Last October, when Saigon Kick took the stage at Broward County’s Duende festival, it had been nearly 28 years since the Coral Springs-based hard rocking band first formed. Back in the early 90s, Saigon Kick would regularly play gigs at local clubs like the Button South in Hallandale and Reunion Room in Fort Lauderdale. Their sound was called a “rabid cross between the Sex Pistols and the Beatles, with occasional stomps through the Orient,” a hard-to-place mixture of metal, alternative and even pop, layered with harmonies and punctuated by monster guitar solos.
The band signed with Atlantic Records in 1990. Their second album, The Lizard (1992), became a mainstream success and reached gold record status. The most well-known song from that album, “Love is on the Way,” also became a gold record. To serious fans, though, the moody ballad didn’t have the band’s more familiar hard rock sound.
Unfortunately, Saigon Kick’s subsequent projects didn’t enjoy the same commercial success. The band’s hybrid music arrived during a crossroads in the music industry when grunge and hair metal were beginning to make waves. Saigon Kick didn’t belong clearly to either camp, making their music original but difficult to categorize.
The band’s evolution over the years includes many personnel changes, most notably a major rift between lead vocalist Matt Kramer and the band during the recording of their third album, Water (1993). Their last tour was in 2000 and the band was considered dismantled at that point.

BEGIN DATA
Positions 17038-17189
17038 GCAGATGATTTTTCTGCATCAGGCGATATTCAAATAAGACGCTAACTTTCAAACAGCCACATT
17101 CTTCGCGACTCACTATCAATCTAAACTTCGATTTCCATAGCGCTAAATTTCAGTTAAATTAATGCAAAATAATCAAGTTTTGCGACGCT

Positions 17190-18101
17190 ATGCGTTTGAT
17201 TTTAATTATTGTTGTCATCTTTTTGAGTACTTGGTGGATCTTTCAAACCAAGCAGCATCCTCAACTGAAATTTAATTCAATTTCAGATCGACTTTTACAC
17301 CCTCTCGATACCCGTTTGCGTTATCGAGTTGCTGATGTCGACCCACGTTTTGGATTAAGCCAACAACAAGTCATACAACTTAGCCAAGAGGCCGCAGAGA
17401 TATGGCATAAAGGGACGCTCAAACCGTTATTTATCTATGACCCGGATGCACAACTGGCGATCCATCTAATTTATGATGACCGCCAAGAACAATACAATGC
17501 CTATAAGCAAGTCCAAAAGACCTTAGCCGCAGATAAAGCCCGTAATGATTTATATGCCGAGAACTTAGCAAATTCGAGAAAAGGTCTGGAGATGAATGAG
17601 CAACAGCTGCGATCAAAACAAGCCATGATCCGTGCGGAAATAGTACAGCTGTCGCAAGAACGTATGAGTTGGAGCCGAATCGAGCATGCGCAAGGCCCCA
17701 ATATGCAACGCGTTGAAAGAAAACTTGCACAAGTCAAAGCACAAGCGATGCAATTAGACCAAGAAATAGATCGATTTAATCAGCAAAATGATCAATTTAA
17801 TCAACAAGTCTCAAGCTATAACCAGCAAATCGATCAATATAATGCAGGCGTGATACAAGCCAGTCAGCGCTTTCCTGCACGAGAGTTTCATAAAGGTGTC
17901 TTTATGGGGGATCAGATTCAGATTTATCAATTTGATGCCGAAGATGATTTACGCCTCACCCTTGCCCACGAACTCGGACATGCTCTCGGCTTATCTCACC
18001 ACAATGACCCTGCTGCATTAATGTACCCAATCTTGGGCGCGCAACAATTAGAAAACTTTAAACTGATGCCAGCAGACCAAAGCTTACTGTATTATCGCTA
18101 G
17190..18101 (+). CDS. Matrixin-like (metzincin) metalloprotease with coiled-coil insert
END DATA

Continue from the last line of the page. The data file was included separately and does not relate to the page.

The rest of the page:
Lately, however, following years of reunion rumors, Saigon Kick has been playing a few concerts. Involved are both Kramer and Jason Bieler (guitar), the two original members that fans say are essential to the band. The current lineup also includes experienced and long-time musicians Jonathan Mover (drums), Atom Ellis (bass) and Stephen Gibb (guitar).
In talking about what drives Saigon Kick’s revival at this time, Bieler says, “I have spent my entire life writing, performing and producing music. If an opportunity comes around that seems interesting or challenging, I am open to it. There really is no larger agenda.”
Rather than playing for the sake of nostalgia, the band plays for the sake of music. For Bieler, not sacrificing musical integrity for the sake of popularity is critical. “We do what we do,” he says. “Some call it brilliant and others hate it. It is nice to be appreciated but it is very low on my priority list.”
Outside of the band, the members all work on their own projects and are restlessly creative. For example, Bieler runs Bieler Brothers Records with his brother Aaron and works on his Owl Stretching project, solo musical experiments that he releases online. Kramer has written books of poetry, like An American Profit (2007).
As for future concerts, Bieler says, “We are only doing a handful of future dates. Some Euro festivals and things in Asia are in the mix but there’s no real touring at this time. In February, we are doing the Monsters Of Rock Cruise, which should be a lot of fun.” The four-night cruise to the Bahamas begins and ends in Miami and features Extreme, Tesla, Steve Vai and many other bands. As a send-off, the Pre-Cruise Shredders Ball at Magic City Casino in Miami on Sunday, February 21, will highlight many of the Monsters of Rock bands.
Saigon Kick’s South Florida fan base continues to grow with younger generations who have opportunities to experience the band’s music through festivals like Duende. Bieler says, “We have had consistent and tremendous support from our home. We all grew up together and when our scene happened, it was something really special. It is nice that people are still into the band the music and the memories.”